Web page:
Macedonia's parliament yesterday (30 July) set 30 September as the date for a referendum on changing the country's name to the Republic of North Macedonia, a high-stakes vote aimed at resolving a long-running row with Greece and clearing the path to join NATO and the EU.
The Commission is satisfied with its Western Balkans strategy, as it has triggered a new dynamic in the region. In an interview with EURACTIV Germany, Commissioner for Enlargement, Johannes Hahn, however, pleads for realism.
The European Union said it struck a deal on Wednesday (18 July) with Macedonia to deploy border guards to the non-EU Balkan state to help cope with any migrant surges. Serbia and Bosnia are expected to follow.
Russia and Greece were poised on Wednesday (11 July) to expel two of each other's diplomats in a rare dispute that Greek media said had been prompted by the issue of Macedonia, which expects this week to be formally invited to join the NATO alliance.
Though the EU has lately been busy dealing with issues such as Brexit and the migration crisis, it has found time to talk of the integration of the Western Balkans. A steady integration of the region is good news indeed as this could lead to a federalised Europe and a complete Union, writes Bernard Kouchner.
Everyone was taken by surprise on Tuesday (26 June) when EU ministers agreed to set out a path for opening accession talks with Albania and Macedonia in June 2019. Many were doubtful this would be agreed, at a time when the EU is facing difficult challenges, write Adnan Ćerimagić and Zoran Nechev.
The European Union agreed a compromise on Tuesday (26 June) whereby it would open negotiations to join the bloc with Albania and Macedonia in June next year, provided a string of conditions on rule of law, crime and corruption are met.
EXCLUSIVE / EU capitals should keep their word and open accession negotiations with North Macedonia and Albania at the 28-29 June summit, Greek Minister of Foreign Affairs Nikos Kotzias told EURACTIV.com in a wide-ranging interview.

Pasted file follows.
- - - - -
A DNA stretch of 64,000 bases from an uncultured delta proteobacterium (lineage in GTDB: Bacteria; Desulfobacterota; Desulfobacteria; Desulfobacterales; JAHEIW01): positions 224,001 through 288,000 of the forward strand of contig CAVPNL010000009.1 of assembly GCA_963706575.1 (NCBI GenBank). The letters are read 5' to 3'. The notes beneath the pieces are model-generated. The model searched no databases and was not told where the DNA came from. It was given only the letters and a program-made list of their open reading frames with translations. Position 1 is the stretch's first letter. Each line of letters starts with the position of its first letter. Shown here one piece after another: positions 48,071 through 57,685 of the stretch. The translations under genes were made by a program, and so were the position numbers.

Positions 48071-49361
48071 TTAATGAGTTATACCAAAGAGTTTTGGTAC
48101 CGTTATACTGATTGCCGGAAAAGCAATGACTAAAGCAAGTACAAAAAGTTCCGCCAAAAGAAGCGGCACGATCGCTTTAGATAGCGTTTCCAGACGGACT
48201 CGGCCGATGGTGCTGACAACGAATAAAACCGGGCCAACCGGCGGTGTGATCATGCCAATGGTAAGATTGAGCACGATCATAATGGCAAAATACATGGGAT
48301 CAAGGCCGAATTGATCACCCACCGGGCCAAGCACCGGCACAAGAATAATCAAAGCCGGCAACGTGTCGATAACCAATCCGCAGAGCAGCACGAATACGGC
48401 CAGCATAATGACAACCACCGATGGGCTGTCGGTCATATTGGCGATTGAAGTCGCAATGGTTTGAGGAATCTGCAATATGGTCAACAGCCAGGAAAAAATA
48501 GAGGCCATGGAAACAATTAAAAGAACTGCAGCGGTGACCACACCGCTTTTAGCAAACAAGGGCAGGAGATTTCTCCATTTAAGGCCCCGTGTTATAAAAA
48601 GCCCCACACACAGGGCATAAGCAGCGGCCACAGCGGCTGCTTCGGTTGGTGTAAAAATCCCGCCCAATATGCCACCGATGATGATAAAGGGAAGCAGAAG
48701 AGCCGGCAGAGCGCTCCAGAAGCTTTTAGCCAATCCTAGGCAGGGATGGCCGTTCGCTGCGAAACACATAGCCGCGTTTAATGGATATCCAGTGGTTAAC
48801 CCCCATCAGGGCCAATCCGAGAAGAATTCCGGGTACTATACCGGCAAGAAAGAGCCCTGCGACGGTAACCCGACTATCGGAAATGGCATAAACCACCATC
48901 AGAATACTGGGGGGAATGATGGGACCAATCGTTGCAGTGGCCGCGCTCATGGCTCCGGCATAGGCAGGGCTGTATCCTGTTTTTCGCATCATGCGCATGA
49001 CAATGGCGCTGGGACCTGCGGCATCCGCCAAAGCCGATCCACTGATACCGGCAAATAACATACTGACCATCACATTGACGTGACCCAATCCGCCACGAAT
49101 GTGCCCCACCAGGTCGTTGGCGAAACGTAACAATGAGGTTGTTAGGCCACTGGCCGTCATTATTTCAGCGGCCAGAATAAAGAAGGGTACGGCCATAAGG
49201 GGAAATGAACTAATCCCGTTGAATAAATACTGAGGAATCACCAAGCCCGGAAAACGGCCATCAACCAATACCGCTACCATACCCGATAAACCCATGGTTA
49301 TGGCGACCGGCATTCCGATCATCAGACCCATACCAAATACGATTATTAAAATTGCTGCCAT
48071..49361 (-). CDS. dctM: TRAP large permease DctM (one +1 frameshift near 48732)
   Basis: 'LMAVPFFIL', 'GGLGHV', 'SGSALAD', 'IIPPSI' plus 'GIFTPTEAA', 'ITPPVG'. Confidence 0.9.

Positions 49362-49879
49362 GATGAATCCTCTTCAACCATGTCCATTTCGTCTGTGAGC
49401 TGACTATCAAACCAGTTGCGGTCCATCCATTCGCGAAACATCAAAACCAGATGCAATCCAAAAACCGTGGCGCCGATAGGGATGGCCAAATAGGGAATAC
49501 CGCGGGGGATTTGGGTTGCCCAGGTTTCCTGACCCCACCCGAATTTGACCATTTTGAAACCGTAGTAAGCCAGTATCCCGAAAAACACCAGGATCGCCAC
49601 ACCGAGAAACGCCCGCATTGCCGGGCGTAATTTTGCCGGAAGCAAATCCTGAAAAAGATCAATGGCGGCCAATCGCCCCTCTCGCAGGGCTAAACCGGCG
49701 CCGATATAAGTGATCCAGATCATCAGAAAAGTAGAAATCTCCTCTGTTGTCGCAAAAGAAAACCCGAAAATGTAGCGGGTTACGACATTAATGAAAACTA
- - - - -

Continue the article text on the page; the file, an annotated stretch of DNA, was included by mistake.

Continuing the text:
The Dutch parliament blocked on Thursday (21 June) the opening of EU accession negotiations with Albania. The EU summit will decide on 28-29 June whether to open negotiations with Macedonia and Albania.
Greece and Macedonia on Sunday (17 June) signed a historic preliminary agreement to rename the small Balkan nation the Republic of North Macedonia, ending a row that has poisoned relations between the two neighbours since 1991.
Macedonia's deputy prime minister expects growing "external resistance" as negotiations on the name dispute with Greece get closer to a final deal which would unblock the country's NATO and EU membership bid.
EU members want to take their time with a new round of enlargement - something that the Western Balkans summit this Thursday (17 May) in Sofia is unlikely to change. EURACTIV Germany’s partner Der Tagesspiegel reports.
As a region deeply connected to the EU, the Western Balkans should no longer be forgotten. With Austria’s upcoming presidency of the EU, it is high time to reboot the region’s economic development and its integration into the Union, as well as recognise its progress in countering terrorism, writes Peter R. Neumann.
Albanian Foreign Minister Ditmir Bushati briefed a small group of Brussels journalists on Thursday (26 April) about his country’s EU ambitions, following the Commission’s proposal to start accession negotiations with Tirana and a visit of Prime Minister Edi Rama to Berlin last Wednesday.
With the Western Balkans accession talks underway, the EU’s enlargement policy is advancing. In the case of Turkey, however, there is a deadlock. In an interview with EURACTIV Germany, Enlargement Commissioner Johannes Hahn comments on the recent developments.
Ten days ago Macedonian PM Zoran Zaev went to Mutti Merkel to seek her support in trying to untangle the eternal name dispute with Greece, a mess that has for many years prevented his country from joining NATO and starting EU accession negotiations.
European Commission chief Jean-Claude Juncker told Western Balkan countries on Sunday (25 February) to bear in mind 2025 as the date when any of them could join the European Union provided they worked to meet the criteria for membership.